Cancer a hit to the heart and the pocket

One quarter of Queenslanders diagnosed with cancer will pay upfront doctors’ fees of more than $20,000 in the first two years, according to a new study revealing out-of-pocket costs for survivors.

Researchers from QIMR Berghofer Medical Research Institute investigated the financial burden faced by Australian cancer patients, with the findings published in the Medical Journal of Australia this week.

No fuzz treatment does away with fabric pilling

Nasty pilling on your woollen jumpers and bedsheets could soon be a thing of the past, thanks to a new textile treatment.

Working with researchers from Victoria’s Deakin University’s Institute for Frontier Materials (IFM), researchers from Swiss chemical manufacturer HeiQ have developed a range of “no fuzz” treatments to reduce unsightly pilling and make garments look and feel newer for longer.

The IFM’s Dr Alessandra Sutti said pilling was caused by friction, as loose fibres in the material rubbed and became tangled, forming annoying fuzzy balls.


Nearly half Australians are online shoppers

Australians are becoming a nation of online shoppers with new research showing almost 9.5 million of us buy something on the internet each month.

A survey of more than 50,000 consumers by Roy Morgan Research conducted in the 12 months to March 2018 found 9.46 million people, or 46.8 per cent of those aged 14 and over, purchased something online in an average four-week period. This was up from 2.3 million since 2014.

Queensland budget holds little joy for seniors

Queensland’s budget contained a little joy for older people, with continued funding of elder abuse prevention measures on the plus side offsetting the demise of a dedicated job skilling program, National Seniors Australia said today.

The 2018/19 state budget contained $900,000 for the previously announced roll-out of seniors’ legal and support services to Gladstone, Rockhampton, Gold Coast, Sunshine Coast and Mackay.

Have you reduced or cancelled your health insurance in the past year?

Should parliamentarians take payment for media interviews?

Apart from game one of the State of Origin rugby league series, the Barnaby Joyce ‘tell-all’ Channel 7 interview  - and its fallout - has dominated this week’s news headlines.

The general consensus was that it was compulsive (or should that be repulsive) viewing, like watching a train wreck in slow motion.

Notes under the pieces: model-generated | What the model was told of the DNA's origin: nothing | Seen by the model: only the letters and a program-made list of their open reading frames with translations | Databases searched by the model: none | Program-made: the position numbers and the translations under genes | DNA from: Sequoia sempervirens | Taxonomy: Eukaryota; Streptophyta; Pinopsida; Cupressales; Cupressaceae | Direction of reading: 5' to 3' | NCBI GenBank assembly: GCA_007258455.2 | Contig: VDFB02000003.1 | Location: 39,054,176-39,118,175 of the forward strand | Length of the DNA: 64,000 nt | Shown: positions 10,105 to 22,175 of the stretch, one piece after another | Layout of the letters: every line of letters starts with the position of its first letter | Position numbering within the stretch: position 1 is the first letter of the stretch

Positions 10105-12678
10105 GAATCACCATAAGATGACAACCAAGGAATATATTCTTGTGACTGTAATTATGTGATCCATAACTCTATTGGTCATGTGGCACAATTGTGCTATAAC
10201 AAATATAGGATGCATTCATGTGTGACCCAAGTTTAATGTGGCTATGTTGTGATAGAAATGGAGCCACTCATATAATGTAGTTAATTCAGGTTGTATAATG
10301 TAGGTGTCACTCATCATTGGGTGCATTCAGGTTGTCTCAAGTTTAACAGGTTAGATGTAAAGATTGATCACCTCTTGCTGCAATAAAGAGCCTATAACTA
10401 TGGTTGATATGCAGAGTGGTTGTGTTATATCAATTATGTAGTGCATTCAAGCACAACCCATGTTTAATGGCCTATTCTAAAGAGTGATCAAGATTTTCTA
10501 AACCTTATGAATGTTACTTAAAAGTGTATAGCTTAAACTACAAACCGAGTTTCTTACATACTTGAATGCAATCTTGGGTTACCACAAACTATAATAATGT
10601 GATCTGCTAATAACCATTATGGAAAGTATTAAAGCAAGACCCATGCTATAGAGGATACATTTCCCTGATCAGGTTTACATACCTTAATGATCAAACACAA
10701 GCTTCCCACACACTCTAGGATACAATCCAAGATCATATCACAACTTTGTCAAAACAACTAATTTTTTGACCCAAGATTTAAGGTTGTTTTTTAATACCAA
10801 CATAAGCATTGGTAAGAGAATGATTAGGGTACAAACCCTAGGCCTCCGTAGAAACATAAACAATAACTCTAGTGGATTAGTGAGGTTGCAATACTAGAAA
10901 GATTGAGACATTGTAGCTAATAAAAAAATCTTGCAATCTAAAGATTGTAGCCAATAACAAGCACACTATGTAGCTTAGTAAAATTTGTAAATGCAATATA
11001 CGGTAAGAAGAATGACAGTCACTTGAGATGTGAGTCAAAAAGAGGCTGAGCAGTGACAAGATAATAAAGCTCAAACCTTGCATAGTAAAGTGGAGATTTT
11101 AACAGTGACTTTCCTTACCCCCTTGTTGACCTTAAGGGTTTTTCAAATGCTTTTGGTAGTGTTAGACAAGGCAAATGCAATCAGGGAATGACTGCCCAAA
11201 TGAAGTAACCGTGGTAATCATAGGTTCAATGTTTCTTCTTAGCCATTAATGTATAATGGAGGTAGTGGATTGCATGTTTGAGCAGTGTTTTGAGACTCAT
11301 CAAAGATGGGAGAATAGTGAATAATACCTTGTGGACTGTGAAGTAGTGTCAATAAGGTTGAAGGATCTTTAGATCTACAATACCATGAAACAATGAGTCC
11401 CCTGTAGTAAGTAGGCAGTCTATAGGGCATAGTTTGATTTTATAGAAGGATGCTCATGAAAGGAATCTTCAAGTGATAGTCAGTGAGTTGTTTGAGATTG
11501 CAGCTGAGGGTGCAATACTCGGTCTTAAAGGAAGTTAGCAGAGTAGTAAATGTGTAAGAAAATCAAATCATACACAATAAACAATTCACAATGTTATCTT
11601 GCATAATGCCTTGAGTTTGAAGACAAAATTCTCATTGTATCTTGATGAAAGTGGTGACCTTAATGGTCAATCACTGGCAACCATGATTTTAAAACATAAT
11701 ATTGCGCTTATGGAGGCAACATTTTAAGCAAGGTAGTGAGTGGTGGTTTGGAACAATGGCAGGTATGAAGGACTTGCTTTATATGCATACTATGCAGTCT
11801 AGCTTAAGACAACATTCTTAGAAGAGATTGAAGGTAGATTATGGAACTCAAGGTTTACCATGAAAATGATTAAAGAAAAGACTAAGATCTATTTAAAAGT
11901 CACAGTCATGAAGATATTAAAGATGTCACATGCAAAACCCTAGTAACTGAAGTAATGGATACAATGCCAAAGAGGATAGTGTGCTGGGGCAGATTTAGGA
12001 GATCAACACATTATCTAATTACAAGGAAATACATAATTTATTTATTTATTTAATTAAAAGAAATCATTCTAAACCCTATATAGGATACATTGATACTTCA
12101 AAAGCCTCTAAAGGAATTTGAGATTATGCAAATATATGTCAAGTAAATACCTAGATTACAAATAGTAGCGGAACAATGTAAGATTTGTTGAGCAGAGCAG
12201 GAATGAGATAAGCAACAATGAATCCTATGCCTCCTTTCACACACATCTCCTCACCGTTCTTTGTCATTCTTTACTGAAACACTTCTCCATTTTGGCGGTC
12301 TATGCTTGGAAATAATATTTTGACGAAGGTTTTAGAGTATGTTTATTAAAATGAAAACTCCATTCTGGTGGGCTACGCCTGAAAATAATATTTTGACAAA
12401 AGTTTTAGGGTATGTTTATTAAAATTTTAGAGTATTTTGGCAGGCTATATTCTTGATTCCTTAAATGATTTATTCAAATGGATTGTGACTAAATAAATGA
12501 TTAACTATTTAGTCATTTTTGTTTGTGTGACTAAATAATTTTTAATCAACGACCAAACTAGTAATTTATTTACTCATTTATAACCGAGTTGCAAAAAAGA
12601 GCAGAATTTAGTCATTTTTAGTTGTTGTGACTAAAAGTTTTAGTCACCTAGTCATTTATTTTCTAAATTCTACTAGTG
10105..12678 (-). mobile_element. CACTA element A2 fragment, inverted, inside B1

Journalists and commentators around the nation seemed to agree they didn’t want to watch, but felt they had to in an effort to understand what prompted the (former Deputy Prime Minister and) National Party Member for New England tell all about his affair with former media adviser Vicki Campion, now mother of his baby son.

Most also seemed to agree they were none the clearer after watching, given Barnaby seemed better at dodging questions than world welter-weight title holder Jeff Horn was at fending off  Manny Pacquiao’s explosive left.

The knock-out punch of the television encounter was Barnaby’s description of his National Party colleagues as ‘scum of the earth’ for allegedly suggesting Vick have an abortion.

Whether you agree that Barnaby, known for his conservative ‘family’ views, and Vicki were justified in speaking out, that they were paid $150,000 to do so by Channel 7 is another matter.

What do you think? Is it acceptable for a member of parliament to be paid for media interviews when they draw a handsome salary from the public purse? If not, why not?

Elder abuse action sought

National Seniors Australia has joined forces with the Australian Banking Association, the Council on the Ageing and Legal Aid to tackle financial elder abuse.

Interim CEO Professor John McCallum said today the group was calling for an online register of power of attorney orders and a dedicated body to crack down on financial abuse of the elderly.

It also wanted standardised power-of-attorney laws across Australia.


Priscilla Queen of the Desert

Special $69 offer for National Seniors members*

After winning a glittering array of international awards on Broadway, the West End, in Europe and Asia, Priscilla Queen of the Desert The Musical has returned home to Sydney for its 10th anniversary celebration tour.

This spectacular production has more glitter than ever and features a dazzling array of more than 500 award-winning costumes, 200 headdresses, plus all your favourite dance-floor classics including It's Raining Men, I will survive, I love the nightlife, Finally and many more.

It pays to ask your surgeon for a cut

By Chief Advocate Ian Henschke

Late last year we conducted an advocacy survey. You told us your key concerns. The ever-rising cost of private health insurance, especially out-of-pocket costs, came through at the top of the list.

These payments, often referred to as gap payments, were the subject of last week’s 4 Corners on ABC TV and I urge you to watch it if you haven’t already (see link below).

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